In the week since announcing it was banning Los Angeles Clippers owner Donald Sterling for life, with the hopes of getting approval from the league's owners to force him to sell the team, little has been known of the NBA's exact legal strategy.

While the league's constitution, publicly revealed for the first time by the league last Tuesday, made it clear that grounds exist to remove an owner if that owner "fail(s) or refuse(s) to fulfill its contractual obligations to the Association," it remained unclear what contracts Sterling might have violated when he made his racist statements in a private conversation with his mistress V. Stiviano that was later published by TMZ.

But sources with knowledge of the league's strategy say there are, in fact, actual contracts that it will maintain Sterling violated should he choose to fight the league's desire to force him to sell the team if the league can get the required 75 percent of owners to agree to make the move.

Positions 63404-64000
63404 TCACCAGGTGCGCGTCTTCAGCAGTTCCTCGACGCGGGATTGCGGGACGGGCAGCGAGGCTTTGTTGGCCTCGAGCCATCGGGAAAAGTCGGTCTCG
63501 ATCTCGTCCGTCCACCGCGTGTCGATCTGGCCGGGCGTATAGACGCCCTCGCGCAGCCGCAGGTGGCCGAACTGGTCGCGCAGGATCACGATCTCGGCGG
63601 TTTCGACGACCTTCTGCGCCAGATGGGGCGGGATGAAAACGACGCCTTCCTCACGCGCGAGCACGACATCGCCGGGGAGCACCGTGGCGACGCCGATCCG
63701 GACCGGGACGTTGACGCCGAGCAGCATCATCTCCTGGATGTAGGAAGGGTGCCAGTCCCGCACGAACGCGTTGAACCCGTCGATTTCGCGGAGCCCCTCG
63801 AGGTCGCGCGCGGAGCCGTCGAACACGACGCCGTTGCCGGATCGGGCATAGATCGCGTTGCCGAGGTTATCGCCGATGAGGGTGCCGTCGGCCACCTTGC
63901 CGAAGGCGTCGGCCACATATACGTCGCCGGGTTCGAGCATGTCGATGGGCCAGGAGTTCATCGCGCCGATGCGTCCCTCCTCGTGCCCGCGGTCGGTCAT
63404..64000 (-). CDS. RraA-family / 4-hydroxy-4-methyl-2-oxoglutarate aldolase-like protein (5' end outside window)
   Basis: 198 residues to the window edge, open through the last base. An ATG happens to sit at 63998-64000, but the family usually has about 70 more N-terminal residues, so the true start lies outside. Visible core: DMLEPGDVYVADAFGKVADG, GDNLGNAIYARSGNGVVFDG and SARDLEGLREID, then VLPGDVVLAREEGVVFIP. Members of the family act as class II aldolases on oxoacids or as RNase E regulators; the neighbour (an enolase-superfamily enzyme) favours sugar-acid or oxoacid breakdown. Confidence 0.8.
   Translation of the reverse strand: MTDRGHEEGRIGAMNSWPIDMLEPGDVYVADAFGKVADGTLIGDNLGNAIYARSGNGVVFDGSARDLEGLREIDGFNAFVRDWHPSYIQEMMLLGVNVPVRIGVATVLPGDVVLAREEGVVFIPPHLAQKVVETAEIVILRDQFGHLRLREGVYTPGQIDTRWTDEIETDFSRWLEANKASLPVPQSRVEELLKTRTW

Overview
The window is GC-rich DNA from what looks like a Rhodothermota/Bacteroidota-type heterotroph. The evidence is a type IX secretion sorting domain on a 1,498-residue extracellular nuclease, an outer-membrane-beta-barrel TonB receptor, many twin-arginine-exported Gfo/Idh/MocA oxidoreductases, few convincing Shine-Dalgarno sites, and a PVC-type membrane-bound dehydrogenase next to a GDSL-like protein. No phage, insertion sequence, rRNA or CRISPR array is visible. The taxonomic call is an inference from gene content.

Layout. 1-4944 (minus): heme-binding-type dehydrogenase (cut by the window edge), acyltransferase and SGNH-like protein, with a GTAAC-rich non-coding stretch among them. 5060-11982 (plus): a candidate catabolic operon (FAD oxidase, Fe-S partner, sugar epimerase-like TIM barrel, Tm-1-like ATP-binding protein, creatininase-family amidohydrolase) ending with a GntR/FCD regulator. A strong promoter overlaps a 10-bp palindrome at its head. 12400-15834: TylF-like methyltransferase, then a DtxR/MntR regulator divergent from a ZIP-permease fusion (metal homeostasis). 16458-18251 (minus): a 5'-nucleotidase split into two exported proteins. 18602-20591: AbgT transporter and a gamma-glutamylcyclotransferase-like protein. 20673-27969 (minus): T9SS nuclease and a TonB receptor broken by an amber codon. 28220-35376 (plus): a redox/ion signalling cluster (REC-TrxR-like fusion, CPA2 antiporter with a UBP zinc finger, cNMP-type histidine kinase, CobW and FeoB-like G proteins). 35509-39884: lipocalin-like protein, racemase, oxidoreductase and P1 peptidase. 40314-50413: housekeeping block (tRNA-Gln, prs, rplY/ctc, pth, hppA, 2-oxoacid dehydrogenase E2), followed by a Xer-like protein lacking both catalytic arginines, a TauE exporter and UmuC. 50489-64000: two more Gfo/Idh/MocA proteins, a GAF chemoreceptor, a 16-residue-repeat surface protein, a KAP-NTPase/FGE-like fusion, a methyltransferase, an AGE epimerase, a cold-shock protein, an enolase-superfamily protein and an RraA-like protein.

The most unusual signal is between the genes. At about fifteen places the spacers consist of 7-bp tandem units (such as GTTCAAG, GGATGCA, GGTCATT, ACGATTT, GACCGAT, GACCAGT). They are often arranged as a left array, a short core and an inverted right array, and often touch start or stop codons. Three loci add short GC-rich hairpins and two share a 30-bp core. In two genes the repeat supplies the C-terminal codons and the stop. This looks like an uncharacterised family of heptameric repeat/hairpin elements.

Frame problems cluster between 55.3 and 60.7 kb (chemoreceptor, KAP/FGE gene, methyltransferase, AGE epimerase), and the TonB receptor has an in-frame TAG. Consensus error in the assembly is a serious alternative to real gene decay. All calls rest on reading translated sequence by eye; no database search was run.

One of those documents, which Sterling signed when he first bought the Clippers in 1981, and signed various amended versions since, states that an owner will not take any position or action that will materially and adversely affect a team or the league. Owners also sign morals clauses, which state that they will be upheld to the highest standard of ethical and moral behavior.

When morals clauses are enacted and result in termination of agreements, including endorsement deals, the courts are often charged with interpreting who was right, but sources with knowledge of the NBA's legal strategy believe that they have enough to force Sterling to sell.